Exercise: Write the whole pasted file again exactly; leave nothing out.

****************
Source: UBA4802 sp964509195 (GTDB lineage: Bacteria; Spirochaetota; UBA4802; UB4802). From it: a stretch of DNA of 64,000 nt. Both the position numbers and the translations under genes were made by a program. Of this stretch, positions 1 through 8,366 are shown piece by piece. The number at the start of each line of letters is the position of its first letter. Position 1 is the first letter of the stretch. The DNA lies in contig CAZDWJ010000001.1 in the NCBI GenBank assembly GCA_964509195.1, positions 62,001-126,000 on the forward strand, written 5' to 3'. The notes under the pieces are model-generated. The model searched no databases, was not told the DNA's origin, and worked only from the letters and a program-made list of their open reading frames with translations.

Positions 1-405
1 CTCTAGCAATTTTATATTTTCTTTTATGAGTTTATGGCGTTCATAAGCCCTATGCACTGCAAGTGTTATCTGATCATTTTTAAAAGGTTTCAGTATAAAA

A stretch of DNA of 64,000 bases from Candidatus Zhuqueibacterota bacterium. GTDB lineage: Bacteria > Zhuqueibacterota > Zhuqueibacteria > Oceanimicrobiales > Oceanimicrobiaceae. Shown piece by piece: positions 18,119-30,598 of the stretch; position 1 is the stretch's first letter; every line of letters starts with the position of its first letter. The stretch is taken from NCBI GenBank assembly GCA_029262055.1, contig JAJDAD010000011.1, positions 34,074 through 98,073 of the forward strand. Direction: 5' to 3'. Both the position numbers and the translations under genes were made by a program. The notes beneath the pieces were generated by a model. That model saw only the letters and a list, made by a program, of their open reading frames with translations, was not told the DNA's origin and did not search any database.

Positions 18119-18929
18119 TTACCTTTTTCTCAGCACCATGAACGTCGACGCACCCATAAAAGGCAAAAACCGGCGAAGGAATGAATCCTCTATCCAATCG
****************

Source: UBA4802 sp964509195 (GTDB lineage: Bacteria; Spirochaetota; UBA4802; UB4802). From it: a stretch of DNA of 64,000 nt. Both the position numbers and the translations under genes were made by a program. Of this stretch, positions 1 through 8,366 are shown piece by piece. The number at the start of each line of letters is the position of its first letter. Position 1 is the first letter of the stretch. The DNA lies in contig CAZDWJ010000001.1 in the NCBI GenBank assembly GCA_964509195.1, positions 62,001-126,000 on the forward strand, written 5' to 3'. The notes under the pieces are model-generated. The model searched no databases, was not told the DNA's origin, and worked only from the letters and a program-made list of their open reading frames with translations.

Positions 1-405
1 CTCTAGCAATTTTATATTTTCTTTTATGAGTTTATGGCGTTCATAAGCCCTATGCACTGCAAGTGTTATCTGATCATTTTTAAAAGGTTTCAGTATAAAA

A stretch of DNA of 64,000 bases from Candidatus Zhuqueibacterota bacterium. GTDB lineage: Bacteria > Zhuqueibacterota > Zhuqueibacteria > Oceanimicrobiales > Oceanimicrobiaceae. Shown piece by piece: positions 18,119-30,598 of the stretch; position 1 is the stretch's first letter; every line of letters starts with the position of its first letter. The stretch is taken from NCBI GenBank assembly GCA_029262055.1, contig JAJDAD010000011.1, positions 34,074 through 98,073 of the forward strand. Direction: 5' to 3'. Both the position numbers and the translations under genes were made by a program. The notes beneath the pieces were generated by a model. That model saw only the letters and a list, made by a program, of their open reading frames with translations, was not told the DNA's origin and did not search any database.

Positions 18119-18929
18119 TTACCTTTTTCTCAGCACCATGAACGTCGACGCACCCATAAAAGGCAAAAACCGGCGAAGGAATGAATCCTCTATCCAATCG